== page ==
Harmonization of International Accounting Standards

Article excerpt

It is argued that international accounting standards are a necessary part of the rapidly globalization economy. However it is important to outline the steps necessary to establish these standards. This paper explores the issues surrounding harmonization of accounting standards between nations.


To allow the gains from the global economy to be fully realized, it is argued that accounting policy should be standardized among nations. This "harmonization" of accounting standards will help the world economy in the following ways: by facilitating international transactions and minimizing exchange costs by providing increasingly "perfect" information; by standardizing information to world-wide economic policy-makers; by improving financial markets information; and by improving government accountability. International investment decisions and financial-based management decisions are then made with less risk.

A harmonization of accounting policy would help provide a "level playing field" globally. Regulators and auditors will be receiving the same information, facilitating the evaluation process. In the absence of free trade, international accounting standards will allow nations' tariffs, quotas and other trade restraint mechanisms to be more accurate and less risky for those engaged in trade. Investors and managers will be able to make more valuable decisions. World resources will be better managed and allocated. It is possible, due to their necessity, to have international accounting standards (IAS) harmonization. The following outlines the issues surrounding the development of these standards.

Systems for Change

Historically, there have been four accounting standards models in the industrialized countries: The United Kingdom, Continental Europe, the United States and Latin American models. The International Accounting Standards Committee (IASC) has taken the lead in the standardization of these models.(1) The IASC is the result of efforts begun in 1973 by the United States, Canada and the United Kingdom toward internationalism in accounting standards. Currently there are representatives from accounting bodies in 106 countries and there have been 31 standards issued to date. Most of these opinions correlate with American Institute of Certified Public Accountants' (AICPA's) Accounting Principles Board and Financial Accounting Standards Boards (FASB) statements.(2)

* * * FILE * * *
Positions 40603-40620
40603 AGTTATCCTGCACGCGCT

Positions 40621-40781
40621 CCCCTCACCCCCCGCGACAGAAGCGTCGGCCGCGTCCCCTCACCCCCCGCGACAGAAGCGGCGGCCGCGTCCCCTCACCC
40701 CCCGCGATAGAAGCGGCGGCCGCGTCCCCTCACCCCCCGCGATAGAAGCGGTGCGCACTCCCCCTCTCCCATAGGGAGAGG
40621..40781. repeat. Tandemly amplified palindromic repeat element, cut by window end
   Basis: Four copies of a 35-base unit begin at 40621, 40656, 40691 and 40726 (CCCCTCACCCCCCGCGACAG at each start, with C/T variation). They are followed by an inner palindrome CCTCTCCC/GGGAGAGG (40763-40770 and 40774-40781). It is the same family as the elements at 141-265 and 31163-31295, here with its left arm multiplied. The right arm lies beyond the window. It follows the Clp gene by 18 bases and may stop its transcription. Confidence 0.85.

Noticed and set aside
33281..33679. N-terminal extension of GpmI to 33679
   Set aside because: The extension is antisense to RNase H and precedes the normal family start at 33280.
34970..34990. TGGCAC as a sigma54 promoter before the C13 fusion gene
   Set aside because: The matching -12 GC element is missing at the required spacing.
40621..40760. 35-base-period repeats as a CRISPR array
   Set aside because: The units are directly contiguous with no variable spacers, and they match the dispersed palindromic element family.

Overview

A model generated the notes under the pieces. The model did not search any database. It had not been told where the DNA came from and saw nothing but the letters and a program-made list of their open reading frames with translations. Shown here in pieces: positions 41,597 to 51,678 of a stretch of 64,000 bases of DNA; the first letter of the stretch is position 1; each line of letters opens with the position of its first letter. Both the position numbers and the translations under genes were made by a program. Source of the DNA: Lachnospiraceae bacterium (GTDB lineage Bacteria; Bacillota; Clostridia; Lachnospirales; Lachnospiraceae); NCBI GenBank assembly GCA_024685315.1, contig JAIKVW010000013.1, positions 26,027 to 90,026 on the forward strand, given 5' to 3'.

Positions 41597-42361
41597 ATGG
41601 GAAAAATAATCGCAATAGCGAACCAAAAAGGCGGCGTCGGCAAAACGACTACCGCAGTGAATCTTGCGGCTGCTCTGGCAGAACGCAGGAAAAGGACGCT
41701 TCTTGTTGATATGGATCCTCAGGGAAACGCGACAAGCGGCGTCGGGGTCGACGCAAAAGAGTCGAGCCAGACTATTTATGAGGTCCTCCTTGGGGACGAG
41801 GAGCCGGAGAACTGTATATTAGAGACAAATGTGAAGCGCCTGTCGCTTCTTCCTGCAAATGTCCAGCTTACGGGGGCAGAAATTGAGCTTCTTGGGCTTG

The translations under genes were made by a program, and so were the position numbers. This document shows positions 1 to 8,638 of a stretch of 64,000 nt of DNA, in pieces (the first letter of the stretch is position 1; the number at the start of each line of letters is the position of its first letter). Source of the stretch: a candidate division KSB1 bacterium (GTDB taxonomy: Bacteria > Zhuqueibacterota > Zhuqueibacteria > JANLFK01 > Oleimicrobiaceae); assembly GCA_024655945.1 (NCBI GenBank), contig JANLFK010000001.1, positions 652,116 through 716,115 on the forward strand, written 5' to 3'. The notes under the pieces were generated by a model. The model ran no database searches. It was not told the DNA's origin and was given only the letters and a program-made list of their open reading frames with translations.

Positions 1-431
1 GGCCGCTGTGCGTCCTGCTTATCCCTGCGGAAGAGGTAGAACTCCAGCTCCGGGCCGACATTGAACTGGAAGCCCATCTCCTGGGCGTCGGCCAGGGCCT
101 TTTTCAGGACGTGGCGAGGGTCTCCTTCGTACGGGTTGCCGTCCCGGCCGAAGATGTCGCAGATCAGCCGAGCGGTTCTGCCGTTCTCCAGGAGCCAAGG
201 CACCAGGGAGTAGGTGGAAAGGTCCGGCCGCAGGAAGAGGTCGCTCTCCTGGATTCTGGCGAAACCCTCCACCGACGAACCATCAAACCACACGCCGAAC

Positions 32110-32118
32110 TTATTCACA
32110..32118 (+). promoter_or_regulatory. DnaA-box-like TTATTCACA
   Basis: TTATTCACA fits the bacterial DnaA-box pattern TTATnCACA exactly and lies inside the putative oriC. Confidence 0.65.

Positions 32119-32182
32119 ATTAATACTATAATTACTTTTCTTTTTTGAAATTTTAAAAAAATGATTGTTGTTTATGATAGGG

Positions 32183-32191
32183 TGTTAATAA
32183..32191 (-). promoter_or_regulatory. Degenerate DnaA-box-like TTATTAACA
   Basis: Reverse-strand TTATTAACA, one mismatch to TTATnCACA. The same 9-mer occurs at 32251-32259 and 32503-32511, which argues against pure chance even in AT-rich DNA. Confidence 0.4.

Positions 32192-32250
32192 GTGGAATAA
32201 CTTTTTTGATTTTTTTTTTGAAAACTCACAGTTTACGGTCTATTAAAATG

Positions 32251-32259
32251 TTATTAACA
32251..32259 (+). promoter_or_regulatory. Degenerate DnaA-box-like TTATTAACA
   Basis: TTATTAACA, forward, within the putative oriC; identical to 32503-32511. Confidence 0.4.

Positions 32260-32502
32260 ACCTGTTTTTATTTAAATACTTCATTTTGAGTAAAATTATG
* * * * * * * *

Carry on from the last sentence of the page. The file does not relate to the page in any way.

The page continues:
Harmonization must begin with a standardization of the reporting requirements by national securities regulators. Participants in the globalized financial markets are demanding international accounting standards.(3) The International Organization of Securities Commissions (IOSCO), of which the U.S. Securities Exchange Commission is a member, is taking the lead in the development of accounting policy for securities regulator's reporting requirements. IOSCO has a "built-in desire to reduce the number of acceptable alternatives" corporations can choose from when reporting the results of operations and net worth.(4)

In lesser-developed countries standardization has been promoted through the establishment of regional accounting associations and accountant education programs. The International Monetary Fund has aided in this effort by assisting governments with their financial management procedures. The industrialized nations' foreign assistance programs include training local accountants and professional development.

In the long run, the "level playing field" provided by harmonization (and the attendant market efficiency) should be expanded to include financial institution regulation, audit requirements, ethical standards, and tax and custom policies.

Policy steps

Efforts should be continued through IOSC to establish international corporate reporting requirements. A fundamental first step is to gain international agreement as to the definition of financial statement items. The catalyst should come through political pressure placed on securities regulators by international industry. …